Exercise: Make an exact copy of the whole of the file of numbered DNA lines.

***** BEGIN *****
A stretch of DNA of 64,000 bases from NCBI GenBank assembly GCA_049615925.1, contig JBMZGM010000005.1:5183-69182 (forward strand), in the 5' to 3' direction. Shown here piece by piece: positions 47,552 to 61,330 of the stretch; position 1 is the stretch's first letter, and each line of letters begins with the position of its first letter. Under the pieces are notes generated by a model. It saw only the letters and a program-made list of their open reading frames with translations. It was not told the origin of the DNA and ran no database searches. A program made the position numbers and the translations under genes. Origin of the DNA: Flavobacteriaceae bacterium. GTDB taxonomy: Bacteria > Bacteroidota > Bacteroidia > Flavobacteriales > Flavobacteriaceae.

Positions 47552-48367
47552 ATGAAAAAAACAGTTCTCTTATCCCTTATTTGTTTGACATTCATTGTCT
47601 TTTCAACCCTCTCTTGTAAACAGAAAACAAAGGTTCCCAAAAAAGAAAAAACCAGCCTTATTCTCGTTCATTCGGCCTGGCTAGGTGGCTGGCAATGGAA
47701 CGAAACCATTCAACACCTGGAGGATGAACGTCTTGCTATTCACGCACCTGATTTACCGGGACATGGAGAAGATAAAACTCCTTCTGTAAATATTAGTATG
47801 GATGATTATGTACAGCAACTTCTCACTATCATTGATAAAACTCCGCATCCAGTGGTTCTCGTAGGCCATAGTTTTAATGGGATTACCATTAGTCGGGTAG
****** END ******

A stretch of DNA of 64,000 bases from NCBI GenBank assembly GCA_049615925.1, contig JBMZGM010000005.1:5183-69182 (forward strand), in the 5' to 3' direction. Shown here piece by piece: positions 47,552 to 61,330 of the stretch; position 1 is the stretch's first letter, and each line of letters begins with the position of its first letter. Under the pieces are notes generated by a model. It saw only the letters and a program-made list of their open reading frames with translations. It was not told the origin of the DNA and ran no database searches. A program made the position numbers and the translations under genes. Origin of the DNA: Flavobacteriaceae bacterium. GTDB taxonomy: Bacteria > Bacteroidota > Bacteroidia > Flavobacteriales > Flavobacteriaceae.

Positions 47552-48367
47552 ATGAAAAAAACAGTTCTCTTATCCCTTATTTGTTTGACATTCATTGTCT
47601 TTTCAACCCTCTCTTGTAAACAGAAAACAAAGGTTCCCAAAAAAGAAAAAACCAGCCTTATTCTCGTTCATTCGGCCTGGCTAGGTGGCTGGCAATGGAA
47701 CGAAACCATTCAACACCTGGAGGATGAACGTCTTGCTATTCACGCACCTGATTTACCGGGACATGGAGAAGATAAAACTCCTTCTGTAAATATTAGTATG
47801 GATGATTATGTACAGCAACTTCTCACTATCATTGATAAAACTCCGCATCCAGTGGTTCTCGTAGGCCATAGTTTTAATGGGATTACCATTAGTCGGGTAG